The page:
Mainmark participates in revetment and retaining wall stabilisation trials at Raby Bay

Published on Friday, August 18th, 2017

The Redland City Council in Brisbane is experiencing an ongoing problem with canal revetment and retaining wall movement in Raby Bay and has initiated a trial to test the suitability of various treatment options.

The area has a history of ongoing canal revetment and retaining wall movement caused by ground instability due to the canal bank clay soils having lower than required  strengths. Research has been ongoing since 1995 to understand the causes of canal bank failures and the council is keen to identify suitable remediation solutions. If the walls can’t be stabilised permanently, homes in the area could be compromised.

Redland City Council has engaged consulting engineering and design firm, Arup, to trial several different methods to help prevent the canal banks and associated retaining walls from moving, one option being Mainmark’s Teretek® engineered structural resin injection solution.  Teretek is frequently used to re-level structures, however it is also a proven solution for improving ground bearing capacity and addressing ground cohesion issues that cause movement, such as voids and soil liquefaction.  If successful, Teretek could offer considerable benefits to the residents of Raby Bay compared to alternative treatment options; being both cost effective and non-invasive.

The Raby Bay trials are now well underway with geotechnical assessments and extensive monitoring taking place to determine existing conditions and set the baseline for measurement. The treatments are being assessed according to five key factors:

  1. Cost effectiveness.
  2. Impacts due to construction.
  3. Performance.
  4. Maintenance.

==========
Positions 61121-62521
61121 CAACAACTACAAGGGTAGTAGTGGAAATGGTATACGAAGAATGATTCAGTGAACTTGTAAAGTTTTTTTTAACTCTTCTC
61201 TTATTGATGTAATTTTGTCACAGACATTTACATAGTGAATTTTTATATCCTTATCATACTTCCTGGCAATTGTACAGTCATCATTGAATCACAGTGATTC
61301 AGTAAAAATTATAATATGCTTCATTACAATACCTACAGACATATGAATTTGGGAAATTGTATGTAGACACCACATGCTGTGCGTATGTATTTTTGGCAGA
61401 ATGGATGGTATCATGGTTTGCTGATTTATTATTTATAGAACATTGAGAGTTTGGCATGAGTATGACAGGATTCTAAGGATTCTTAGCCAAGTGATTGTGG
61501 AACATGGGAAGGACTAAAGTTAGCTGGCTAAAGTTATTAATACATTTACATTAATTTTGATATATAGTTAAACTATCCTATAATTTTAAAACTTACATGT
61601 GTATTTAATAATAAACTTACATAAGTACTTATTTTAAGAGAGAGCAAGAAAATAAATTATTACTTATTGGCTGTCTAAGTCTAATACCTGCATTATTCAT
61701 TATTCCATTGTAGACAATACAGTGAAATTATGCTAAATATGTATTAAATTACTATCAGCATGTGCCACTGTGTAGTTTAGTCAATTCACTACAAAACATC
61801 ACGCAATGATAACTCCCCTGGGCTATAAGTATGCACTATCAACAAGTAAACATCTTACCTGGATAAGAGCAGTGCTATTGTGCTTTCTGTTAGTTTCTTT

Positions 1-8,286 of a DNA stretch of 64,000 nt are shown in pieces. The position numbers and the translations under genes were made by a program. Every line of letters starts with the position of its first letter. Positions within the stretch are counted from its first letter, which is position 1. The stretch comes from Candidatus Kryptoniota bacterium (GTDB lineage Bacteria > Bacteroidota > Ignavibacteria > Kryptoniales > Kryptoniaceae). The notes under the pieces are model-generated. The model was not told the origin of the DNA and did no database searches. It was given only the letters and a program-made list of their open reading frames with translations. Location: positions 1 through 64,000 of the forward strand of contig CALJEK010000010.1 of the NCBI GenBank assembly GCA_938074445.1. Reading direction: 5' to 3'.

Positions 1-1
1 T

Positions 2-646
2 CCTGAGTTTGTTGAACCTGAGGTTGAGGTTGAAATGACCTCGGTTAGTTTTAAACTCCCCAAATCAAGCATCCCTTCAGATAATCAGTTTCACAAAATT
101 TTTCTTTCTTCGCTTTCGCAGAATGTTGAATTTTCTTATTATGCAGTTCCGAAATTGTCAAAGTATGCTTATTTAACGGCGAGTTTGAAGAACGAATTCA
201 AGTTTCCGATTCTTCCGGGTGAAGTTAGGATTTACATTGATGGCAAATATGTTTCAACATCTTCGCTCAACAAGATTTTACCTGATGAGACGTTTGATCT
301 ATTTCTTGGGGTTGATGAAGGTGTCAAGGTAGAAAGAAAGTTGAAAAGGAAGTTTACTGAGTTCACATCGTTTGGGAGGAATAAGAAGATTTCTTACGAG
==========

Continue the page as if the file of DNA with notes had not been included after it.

5. Constructability.

Mainmark’s Teretek is an integral part of the two-year trial, which started in August 2016 and will continue until at least August 2018.  If proven successful, Teretek will be an exciting solution for the Raby Bay site due to the resin technology’s ability to repeal water ingress while strengthening the ground bearing capacity of the soil.  The Teretek process is similar to keyhole surgery, being non-invasive and time-efficient, with the treated areas safe to walk or drive on within hours of application. 

While the early signs are looking positive, Mainmark is eagerly awaiting the outcome of the trials in anticipation that  a viable long-term solution to the revetment issues for both Raby Bay and other projects facing similar structural stability problems can be delivered.


By William Lindsay

William Lindsay is the Group Technical and R&D Manager at Mainmark. He has over 25 years experience in working within the construction and civil engineering industries, having a wide breadth of experience, in the capacity of quantity surveyor, project manager/representative, business manager, general manager and group technical and research & development manager.

 

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